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Identification of average treatment effects in social experiments under different forms of attrition

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  • Martin Huber

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Abstract

As any empirical method used for causal analysis, social experiments are prone to attrition which may flaw the validity of the results. This paper considers the problem of partially missing outcomes in experiments. Firstly, it systematically reveals under which forms of attrition - in terms of its relation to observable and/or unobservable factors - experiments do (not) yield causal parameters. Secondly, it shows how the various forms of attrition can be controlled for by different methods of inverse probability weighting (IPW) that are tailored to the specific missing data problem at hand. In particular, it discusses IPW methods that incorporate instrumental variables when attrition is related to unobservables, which has been widely ignored in the experimental literature.

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File URL: http://www1.vwa.unisg.ch/RePEc/usg/dp2010/DP-1022-Hu.pdf
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Bibliographic Info

Paper provided by Department of Economics, University of St. Gallen in its series University of St. Gallen Department of Economics working paper series 2010 with number 2010-22.

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Length: 44 pages
Date of creation: Jun 2010
Date of revision:
Handle: RePEc:usg:dp2010:2010-22

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Keywords: experiments; attrition; inverse probability weighting;

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References

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  1. repec:att:wimass:9525 is not listed on IDEAS
  2. Joel L. Horowitz & Charles F. Manski, 1996. "Censoring of Outcomes and Regressors Due To Survey Nonresponse: Identification and Estimation Using Weights and Imputations," Econometrics 9602007, EconWPA, revised 06 Mar 1996.
  3. Kosuke Imai, 2009. "Statistical analysis of randomized experiments with non-ignorable missing binary outcomes: an application to a voting experiment," Journal of the Royal Statistical Society Series C, Royal Statistical Society, vol. 58(1), pages 83-104.
  4. Marianne Bertrand & Esther Duflo & Sendhil Mullainathan, 2004. "How Much Should We Trust Differences-in-Differences Estimates?," The Quarterly Journal of Economics, MIT Press, vol. 119(1), pages 249-275, February.
  5. Alan Krueger, 1997. "Experimental Estimates of Education Production Functions," Working Papers 758, Princeton University, Department of Economics, Industrial Relations Section..
  6. Guido W. Imbens, 2003. "Nonparametric Estimation of Average Treatment Effects under Exogeneity: A Review," NBER Technical Working Papers 0294, National Bureau of Economic Research, Inc.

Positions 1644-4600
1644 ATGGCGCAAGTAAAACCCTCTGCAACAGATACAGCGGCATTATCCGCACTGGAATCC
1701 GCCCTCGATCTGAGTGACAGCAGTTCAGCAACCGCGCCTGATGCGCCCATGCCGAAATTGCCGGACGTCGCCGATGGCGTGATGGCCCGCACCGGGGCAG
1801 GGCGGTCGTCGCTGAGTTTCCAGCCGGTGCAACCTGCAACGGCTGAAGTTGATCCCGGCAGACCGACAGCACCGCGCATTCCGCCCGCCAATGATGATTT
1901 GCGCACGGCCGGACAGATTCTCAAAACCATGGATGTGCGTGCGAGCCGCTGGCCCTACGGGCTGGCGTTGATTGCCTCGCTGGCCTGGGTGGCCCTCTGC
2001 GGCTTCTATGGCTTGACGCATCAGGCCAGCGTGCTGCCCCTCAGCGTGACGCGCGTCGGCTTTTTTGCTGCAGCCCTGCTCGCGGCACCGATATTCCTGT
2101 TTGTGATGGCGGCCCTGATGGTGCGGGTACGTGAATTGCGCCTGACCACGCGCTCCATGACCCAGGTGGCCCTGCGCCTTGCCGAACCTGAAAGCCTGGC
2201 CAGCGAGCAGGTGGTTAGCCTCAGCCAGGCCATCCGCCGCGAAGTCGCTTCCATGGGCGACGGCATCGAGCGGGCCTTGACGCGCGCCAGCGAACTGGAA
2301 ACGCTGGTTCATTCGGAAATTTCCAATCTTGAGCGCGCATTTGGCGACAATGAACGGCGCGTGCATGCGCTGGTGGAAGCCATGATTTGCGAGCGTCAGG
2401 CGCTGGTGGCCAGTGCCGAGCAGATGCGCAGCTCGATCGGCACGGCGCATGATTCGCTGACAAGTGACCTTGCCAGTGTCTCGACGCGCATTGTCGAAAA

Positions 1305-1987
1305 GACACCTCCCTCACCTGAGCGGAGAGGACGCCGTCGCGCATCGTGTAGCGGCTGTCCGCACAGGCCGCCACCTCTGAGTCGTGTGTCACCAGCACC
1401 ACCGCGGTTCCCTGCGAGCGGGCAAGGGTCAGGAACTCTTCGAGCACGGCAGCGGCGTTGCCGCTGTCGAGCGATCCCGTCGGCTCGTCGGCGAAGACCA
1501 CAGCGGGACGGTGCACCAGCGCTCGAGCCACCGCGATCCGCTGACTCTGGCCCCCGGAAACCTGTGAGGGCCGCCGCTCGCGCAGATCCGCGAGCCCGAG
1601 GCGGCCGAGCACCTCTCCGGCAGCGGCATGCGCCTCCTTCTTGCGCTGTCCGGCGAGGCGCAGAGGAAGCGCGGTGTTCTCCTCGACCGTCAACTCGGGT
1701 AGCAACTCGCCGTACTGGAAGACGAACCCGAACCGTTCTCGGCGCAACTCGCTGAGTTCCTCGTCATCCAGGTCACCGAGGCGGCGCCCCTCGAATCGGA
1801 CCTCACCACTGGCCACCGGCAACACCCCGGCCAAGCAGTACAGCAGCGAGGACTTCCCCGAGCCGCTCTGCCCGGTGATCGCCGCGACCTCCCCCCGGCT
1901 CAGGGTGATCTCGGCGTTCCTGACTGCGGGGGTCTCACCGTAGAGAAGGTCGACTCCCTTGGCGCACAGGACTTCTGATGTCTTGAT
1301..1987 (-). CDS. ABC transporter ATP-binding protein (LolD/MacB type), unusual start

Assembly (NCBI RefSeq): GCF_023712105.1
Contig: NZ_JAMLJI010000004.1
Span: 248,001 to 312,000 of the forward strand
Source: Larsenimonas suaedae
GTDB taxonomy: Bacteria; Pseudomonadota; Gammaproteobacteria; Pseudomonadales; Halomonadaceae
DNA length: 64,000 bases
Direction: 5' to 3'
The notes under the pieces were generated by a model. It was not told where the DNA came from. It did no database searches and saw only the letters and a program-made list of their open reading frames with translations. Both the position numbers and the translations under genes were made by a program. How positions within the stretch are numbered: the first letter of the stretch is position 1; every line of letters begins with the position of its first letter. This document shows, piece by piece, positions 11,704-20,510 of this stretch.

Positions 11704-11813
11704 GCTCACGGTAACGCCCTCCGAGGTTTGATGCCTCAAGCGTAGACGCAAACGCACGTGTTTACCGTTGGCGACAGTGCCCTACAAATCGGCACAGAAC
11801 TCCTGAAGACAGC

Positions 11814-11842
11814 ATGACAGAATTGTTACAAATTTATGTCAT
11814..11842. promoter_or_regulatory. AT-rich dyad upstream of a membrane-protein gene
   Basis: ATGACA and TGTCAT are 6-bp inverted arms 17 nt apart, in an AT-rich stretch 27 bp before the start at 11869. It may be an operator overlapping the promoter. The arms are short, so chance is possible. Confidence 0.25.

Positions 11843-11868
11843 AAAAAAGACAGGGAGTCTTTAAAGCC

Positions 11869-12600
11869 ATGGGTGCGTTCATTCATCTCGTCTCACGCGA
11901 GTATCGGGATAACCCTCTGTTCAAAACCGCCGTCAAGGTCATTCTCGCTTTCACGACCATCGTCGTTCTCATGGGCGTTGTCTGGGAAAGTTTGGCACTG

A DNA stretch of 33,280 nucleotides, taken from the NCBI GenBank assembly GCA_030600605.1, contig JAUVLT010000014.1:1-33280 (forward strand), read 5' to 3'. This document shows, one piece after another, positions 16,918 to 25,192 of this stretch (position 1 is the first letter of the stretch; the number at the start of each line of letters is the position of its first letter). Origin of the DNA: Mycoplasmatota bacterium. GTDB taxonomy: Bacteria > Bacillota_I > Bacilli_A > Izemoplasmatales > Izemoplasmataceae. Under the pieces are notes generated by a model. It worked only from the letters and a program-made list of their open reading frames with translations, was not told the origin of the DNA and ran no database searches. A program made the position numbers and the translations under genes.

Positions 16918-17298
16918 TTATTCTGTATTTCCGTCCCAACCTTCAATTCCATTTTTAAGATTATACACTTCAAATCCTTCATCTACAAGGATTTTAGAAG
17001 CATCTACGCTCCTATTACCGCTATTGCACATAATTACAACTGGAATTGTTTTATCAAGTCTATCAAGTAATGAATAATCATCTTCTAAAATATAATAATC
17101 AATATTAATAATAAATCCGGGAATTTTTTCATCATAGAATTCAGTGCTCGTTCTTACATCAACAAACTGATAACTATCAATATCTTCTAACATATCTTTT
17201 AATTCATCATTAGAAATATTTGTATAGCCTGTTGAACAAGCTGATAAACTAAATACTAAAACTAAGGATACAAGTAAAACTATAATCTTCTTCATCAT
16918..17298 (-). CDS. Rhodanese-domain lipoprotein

7. Paul Gertler, 2004. "Do Conditional Cash Transfers Improve Child Health? Evidence from PROGRESA's Control Randomized Experiment," American Economic Review, American Economic Association, vol. 94(2), pages 336-341, May.
  8. Joshua Angrist & Victor Lavy, 2009. "The Effects of High Stakes High School Achievement Awards: Evidence from a Randomized Trial," American Economic Review, American Economic Association, vol. 99(4), pages 1384-1414, September.
  9. Joshua Angrist & Eric Bettinger & Michael Kremer, 2006. "Long-Term Educational Consequences of Secondary School Vouchers: Evidence from Administrative Records in Colombia," American Economic Review, American Economic Association, vol. 96(3), pages 847-862, June.
  10. Ahn, Hyungtaik & Powell, James L., 1993. "Semiparametric estimation of censored selection models with a nonparametric selection mechanism," Journal of Econometrics, Elsevier, vol. 58(1-2), pages 3-29, July.
  11. Keisuke Hirano & Guido W. Imbens & Geert Ridder, 2000. "Efficient Estimation of Average Treatment Effects Using the Estimated Propensity Score," NBER Technical Working Papers 0251, National Bureau of Economic Research, Inc.
  12. Martin Huber, 2009. "Treatment evaluation in the presence of sample selection," University of St. Gallen Department of Economics working paper series 2009 2009-07, Department of Economics, University of St. Gallen.
  13. David S. Lee, 2009. "Training, Wages, and Sample Selection: Estimating Sharp Bounds on Treatment Effects," Review of Economic Studies, Oxford University Press, vol. 76(3), pages 1071-1102.
  14. Hausman, Jerry A & Wise, David A, 1979. "Attrition Bias in Experimental and Panel Data: The Gary Income Maintenance Experiment," Econometrica, Econometric Society, vol. 47(2), pages 455-73, March.
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Citations

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Cited by:
  1. Huber, Martin & Mellace, Giovanni, 2011. "Sharp bounds on causal effects under sample selection," Economics Working Paper Series 1134, University of St. Gallen, School of Economics and Political Science.
  2. Huber, Martin & Lechner, Michael & Steinmayr, Andreas, 2012. "Radius matching on the propensity score with bias adjustment: finite sample behaviour, tuning parameters and software implementation," Economics Working Paper Series 1226, University of St. Gallen, School of Economics and Political Science.
  3. Huber, Martin, 2012. "Identifying causal mechanisms in experiments (primarily) based on inverse probability weighting," Economics Working Paper Series 1213, University of St. Gallen, School of Economics and Political Science, revised May 2013.
  4. Barbara Sianesi, 2013. "Dealing with randomisation bias in a social experiment exploiting the randomisation itself: the case of ERA," IFS Working Papers W13/15, Institute for Fiscal Studies.

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